DearLeaderCHBcovSmallDamian Rogers. Dear Leader. (Coach House Books 2015).

The very title of Damian Rogers’s Dear Leader announces a volume of apostrophes, but to & from whom, & why? This marvelous gallimaufry of dissociated verses answers those questions, in its own way, by refusing to answer anything directly, & by addressing a wide range of listeners from an equally wide choice of ‘I’s. It’s something of a wild ride, but readers will come to trust the driver even if she shows herself to be rather culturally dangerous.

Rogers has mastered the poetic sentence, finding interesting ways to both mass & mess with them in either short or long lines, & she deploys them with a generous & sometimes harsh wit. The first 2 poems demonstrate this ability well. ‘From the Window the Alley’ begins, ‘Some days / I’m not on.’ In ‘The New Monuments,’ the ’I’ shifts with every sentence, & in the middle it announces (making only the first of many of this kind of statement), ‘I don’t want to go on forever, exactly like this, always a Damian.’ Or, as ‘The Trouble with Wormholes’ puts it, a little later, ‘It occurs to me I don’t have to be so many people.’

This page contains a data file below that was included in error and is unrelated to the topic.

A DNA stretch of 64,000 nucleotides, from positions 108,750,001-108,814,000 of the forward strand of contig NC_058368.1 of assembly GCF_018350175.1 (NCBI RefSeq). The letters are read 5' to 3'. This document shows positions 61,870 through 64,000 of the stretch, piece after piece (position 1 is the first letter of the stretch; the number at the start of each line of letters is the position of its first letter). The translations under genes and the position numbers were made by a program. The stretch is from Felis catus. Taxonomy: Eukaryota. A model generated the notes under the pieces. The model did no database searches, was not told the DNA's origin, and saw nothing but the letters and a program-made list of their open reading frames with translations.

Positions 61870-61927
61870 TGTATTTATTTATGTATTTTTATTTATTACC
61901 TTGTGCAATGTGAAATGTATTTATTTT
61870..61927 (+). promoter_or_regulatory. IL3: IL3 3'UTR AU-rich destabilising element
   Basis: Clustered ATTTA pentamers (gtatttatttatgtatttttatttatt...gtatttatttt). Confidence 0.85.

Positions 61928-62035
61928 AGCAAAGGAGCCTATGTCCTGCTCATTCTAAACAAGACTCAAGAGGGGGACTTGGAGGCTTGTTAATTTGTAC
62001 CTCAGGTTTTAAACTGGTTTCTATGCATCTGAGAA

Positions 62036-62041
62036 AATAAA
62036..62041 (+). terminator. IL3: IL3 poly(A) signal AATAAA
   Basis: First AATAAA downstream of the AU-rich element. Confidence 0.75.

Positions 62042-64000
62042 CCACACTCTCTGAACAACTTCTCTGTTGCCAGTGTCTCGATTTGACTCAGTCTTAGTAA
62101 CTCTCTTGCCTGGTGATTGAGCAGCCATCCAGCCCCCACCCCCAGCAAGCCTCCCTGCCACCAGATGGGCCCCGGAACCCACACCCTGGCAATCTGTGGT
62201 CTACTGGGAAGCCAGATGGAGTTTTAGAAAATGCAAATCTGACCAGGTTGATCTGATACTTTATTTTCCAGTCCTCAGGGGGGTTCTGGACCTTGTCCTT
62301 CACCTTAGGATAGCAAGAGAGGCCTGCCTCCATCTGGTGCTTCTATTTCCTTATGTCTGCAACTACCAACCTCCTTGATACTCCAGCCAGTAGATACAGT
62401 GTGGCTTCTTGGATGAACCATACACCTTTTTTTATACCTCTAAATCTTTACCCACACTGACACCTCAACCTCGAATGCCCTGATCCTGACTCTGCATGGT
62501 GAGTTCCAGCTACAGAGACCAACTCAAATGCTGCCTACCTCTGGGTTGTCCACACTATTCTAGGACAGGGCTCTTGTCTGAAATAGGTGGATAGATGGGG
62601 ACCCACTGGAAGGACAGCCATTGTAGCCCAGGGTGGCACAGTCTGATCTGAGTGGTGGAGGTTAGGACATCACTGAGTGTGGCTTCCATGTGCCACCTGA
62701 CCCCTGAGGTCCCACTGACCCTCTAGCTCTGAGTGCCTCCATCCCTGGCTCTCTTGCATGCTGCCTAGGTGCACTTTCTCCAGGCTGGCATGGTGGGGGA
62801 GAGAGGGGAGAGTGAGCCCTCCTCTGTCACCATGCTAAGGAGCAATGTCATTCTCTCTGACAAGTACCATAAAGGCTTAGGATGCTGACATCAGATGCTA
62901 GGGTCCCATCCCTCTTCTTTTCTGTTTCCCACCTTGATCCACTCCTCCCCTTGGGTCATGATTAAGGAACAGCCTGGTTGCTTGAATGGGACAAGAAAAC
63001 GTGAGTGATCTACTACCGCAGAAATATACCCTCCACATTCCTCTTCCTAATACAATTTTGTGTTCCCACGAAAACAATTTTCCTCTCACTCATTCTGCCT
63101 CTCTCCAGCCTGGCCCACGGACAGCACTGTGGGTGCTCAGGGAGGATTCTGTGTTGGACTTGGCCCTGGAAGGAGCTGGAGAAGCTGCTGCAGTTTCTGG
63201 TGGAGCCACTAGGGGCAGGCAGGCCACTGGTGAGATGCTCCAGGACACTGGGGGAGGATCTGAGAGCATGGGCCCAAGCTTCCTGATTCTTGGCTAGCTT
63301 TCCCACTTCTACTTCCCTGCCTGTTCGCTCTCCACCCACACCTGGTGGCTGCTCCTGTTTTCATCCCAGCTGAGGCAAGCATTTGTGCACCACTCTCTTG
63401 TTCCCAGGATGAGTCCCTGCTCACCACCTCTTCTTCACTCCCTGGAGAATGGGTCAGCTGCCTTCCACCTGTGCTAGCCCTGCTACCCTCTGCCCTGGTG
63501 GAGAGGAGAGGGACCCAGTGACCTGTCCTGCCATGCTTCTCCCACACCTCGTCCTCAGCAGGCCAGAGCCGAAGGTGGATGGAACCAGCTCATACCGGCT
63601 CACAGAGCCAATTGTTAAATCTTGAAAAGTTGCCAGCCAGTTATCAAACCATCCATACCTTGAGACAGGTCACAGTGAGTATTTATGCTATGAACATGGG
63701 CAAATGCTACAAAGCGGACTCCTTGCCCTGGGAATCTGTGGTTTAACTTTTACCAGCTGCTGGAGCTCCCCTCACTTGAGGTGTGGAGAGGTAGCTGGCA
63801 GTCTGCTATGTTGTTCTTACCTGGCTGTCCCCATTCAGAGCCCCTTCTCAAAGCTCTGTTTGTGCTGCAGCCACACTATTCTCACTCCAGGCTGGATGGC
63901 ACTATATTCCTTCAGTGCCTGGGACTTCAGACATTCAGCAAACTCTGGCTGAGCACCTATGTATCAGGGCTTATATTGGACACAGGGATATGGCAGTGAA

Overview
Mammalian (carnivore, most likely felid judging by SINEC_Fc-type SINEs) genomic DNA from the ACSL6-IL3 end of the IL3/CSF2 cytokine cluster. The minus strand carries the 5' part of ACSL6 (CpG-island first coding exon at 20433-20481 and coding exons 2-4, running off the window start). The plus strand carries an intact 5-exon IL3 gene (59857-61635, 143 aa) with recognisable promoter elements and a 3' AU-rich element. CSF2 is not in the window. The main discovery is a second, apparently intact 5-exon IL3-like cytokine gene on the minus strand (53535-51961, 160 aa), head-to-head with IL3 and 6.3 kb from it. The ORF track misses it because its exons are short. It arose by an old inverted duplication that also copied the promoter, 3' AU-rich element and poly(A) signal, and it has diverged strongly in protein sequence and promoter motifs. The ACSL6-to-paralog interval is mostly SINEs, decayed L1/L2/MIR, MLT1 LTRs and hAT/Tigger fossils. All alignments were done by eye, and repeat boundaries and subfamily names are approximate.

As you might have noticed, she has a way with titles, too. They reveal a dark sense of humour that also plays across many of the poems. Take the highly factual, but you have to guess, ‘Poets in the Public Domain,’ which simply lists the many ways a number of poets have died. Of course, she constructed the order, & the final entry, & that is a highly ingenious poetic act.

Because Rogers decided to make this 4 part collection a bit of a hodgepodge assemblage, with many different kinds of writing, she can switch tone from sardonic to sympathetic, theme from satiric to lyric, &, because she handles all the various kinds of writing she offers here with real skill, readers will, I believe, follow wherever she leads. She can offer a truly chilling yet marvelously sarcastic ‘Curse,’ which both accuses, with details, & attacks, including this fabulous line, ‘Look at your works, you asshole, and despair.’ And she can then break your heart with a poem like ’52 Notes for the Products of Conception,’ a profoundly moving fragmented narrative of a dangerous stillbirth. Within each poem, she proves a master at the quick shift, the disconcerting juxtaposition, yet she also constructs endings that instead of turning us back into the poem turns us out into mystery.

Part Four takes up the titular figure in a series of sardonic addresses from a ‘I’ trapped by the power of tyrannical language, striving to escape but always caught in the oceanic swells of Dear Leader’s spin doctoring. Of course, she’s not alone: ‘See the daughters of the screenshot / arrange their arms like / the ladies in major paintings // for an online salon.’ In the end, perhaps there is no escape, but one can try: ‘Bring me he who / would fight the Administrator and that stinking counsel of lies. / Send the Marine to protect me. Let me go forth to happy day.’

Dear Leader invites you in, but you’d better be prepared for a choppy ride. It offers much, but doesn’t give anything away.

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